Functioning and Well-Being of Middle-Aged and Older Patients with Schizophrenia: Measurement with the 36-Item Short-Form (SF-36) Health Survey

Andres F Sciolla, Thomas L. Patterson, Julie Loebach Wetherell, Lou Ann McAdams, Dilip V. Jeste

Research output: Contribution to journalArticle

55 Scopus citations

Abstract

Objective: The authors compared the subjective functioning of 137 middle-aged and elderly outpatients with schizophrenia or schizoaffective disorder with that of 77 normal subjects, using the Medical Outcomes Study (MOS) 36-Item Short Form (SF-36) Health Survey. The SF-36 is a generic outcome measure that provides a profile of functioning in several different domains. Methods: Measures included the MOS-SF-36, along with standardized instruments for assessing psychopathology, cognition, dyskinesia, quality of well-being, and everyday functioning. Results: Schizophrenia patients reported greater disability than normal subjects in all areas (mental and physical) assessed by the SF-36 except for bodily pain. Logistic-regression analysis suggested that the best predictors for being in the schizophrenia group were 1) physical and emotional functioning and 2) pain. Among patients, age at onset of illness, depressive symptoms, and cognitive functioning predicted 39% of the variance in the SF-36 Mental Health Composite score. Conclusions: Subjective functioning of older people with schizophrenia is affected by perceived physical health, depressive symptoms, and cognitive impairment.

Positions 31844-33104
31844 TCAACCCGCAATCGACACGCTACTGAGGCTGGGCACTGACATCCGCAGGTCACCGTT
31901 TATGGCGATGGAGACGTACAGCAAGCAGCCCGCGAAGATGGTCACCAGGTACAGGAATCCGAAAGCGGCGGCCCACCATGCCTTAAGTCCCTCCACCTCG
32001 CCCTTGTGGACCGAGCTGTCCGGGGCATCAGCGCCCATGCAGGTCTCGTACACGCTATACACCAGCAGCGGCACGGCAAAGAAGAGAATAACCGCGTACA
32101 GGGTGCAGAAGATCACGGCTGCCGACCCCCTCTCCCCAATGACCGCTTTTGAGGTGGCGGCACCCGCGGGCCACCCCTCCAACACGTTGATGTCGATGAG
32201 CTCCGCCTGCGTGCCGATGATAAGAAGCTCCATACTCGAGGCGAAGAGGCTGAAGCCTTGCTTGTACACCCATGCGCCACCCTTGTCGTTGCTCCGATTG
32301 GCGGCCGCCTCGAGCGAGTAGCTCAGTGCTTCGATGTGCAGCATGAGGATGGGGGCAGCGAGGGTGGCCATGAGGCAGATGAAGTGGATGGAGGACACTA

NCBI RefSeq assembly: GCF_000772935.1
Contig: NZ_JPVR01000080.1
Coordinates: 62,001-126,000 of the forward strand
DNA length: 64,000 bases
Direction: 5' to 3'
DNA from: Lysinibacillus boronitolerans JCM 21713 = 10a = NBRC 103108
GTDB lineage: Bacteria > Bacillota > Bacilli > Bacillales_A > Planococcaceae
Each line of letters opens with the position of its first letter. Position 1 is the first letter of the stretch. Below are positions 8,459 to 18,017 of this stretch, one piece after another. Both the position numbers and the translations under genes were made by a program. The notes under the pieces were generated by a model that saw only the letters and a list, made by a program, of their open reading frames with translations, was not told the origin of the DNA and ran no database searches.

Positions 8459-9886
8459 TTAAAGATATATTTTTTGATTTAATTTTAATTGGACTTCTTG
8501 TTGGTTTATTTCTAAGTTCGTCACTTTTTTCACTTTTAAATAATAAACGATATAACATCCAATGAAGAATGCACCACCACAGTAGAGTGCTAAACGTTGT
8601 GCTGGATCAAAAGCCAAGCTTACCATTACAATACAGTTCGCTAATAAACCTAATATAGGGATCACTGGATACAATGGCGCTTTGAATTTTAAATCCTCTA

Original languageEnglish (US)
Pages (from-to)629-637
Number of pages9
JournalAmerican Journal of Geriatric Psychiatry
Volume11
Issue number6
StatePublished - 2003
Externally publishedYes

ASJC Scopus subject areas

  • Psychiatry and Mental health
  • Geriatrics and Gerontology

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